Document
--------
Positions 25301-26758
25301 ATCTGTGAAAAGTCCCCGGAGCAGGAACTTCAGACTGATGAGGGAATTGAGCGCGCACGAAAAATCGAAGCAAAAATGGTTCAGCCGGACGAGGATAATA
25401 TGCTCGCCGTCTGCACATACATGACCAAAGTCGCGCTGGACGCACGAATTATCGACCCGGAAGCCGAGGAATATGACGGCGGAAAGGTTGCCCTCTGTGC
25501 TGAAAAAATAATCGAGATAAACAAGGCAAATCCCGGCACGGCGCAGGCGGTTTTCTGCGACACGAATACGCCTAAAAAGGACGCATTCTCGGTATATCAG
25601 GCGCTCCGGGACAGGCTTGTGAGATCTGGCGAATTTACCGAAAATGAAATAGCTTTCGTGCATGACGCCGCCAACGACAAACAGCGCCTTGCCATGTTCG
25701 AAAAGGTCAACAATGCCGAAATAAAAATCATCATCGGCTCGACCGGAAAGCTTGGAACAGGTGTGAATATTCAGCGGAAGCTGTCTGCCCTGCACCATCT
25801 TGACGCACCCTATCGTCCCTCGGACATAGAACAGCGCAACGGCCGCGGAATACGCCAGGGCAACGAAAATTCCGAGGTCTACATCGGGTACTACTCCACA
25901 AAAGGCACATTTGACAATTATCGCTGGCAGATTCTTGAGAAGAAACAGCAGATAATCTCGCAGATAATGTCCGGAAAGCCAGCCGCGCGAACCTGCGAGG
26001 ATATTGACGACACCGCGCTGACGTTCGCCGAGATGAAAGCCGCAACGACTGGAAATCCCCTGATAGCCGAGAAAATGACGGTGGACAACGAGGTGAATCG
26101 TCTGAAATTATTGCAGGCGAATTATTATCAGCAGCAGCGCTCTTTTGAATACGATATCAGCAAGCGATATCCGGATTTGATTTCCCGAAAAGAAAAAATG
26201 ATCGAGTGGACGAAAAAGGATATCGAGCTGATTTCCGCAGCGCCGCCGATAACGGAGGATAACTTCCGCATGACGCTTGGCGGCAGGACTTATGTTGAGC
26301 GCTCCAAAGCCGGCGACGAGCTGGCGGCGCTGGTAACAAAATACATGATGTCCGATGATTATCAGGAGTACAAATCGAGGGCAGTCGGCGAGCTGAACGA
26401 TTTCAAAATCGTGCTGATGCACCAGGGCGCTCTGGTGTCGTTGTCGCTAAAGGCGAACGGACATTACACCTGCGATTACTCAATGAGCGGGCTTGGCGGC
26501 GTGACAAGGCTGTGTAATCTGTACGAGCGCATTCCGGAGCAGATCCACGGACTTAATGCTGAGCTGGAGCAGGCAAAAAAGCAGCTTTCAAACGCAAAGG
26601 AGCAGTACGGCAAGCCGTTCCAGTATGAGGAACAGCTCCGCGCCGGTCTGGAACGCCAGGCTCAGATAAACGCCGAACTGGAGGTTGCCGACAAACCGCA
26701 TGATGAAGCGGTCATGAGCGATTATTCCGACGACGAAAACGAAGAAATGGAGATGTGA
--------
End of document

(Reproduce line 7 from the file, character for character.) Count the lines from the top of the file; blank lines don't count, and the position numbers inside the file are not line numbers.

25801 TGACGCACCCTATCGTCCCTCGGACATAGAACAGCGCAACGGCCGCGGAATACGCCAGGGCAACGAAAATTCCGAGGTCTACATCGGGTACTACTCCACA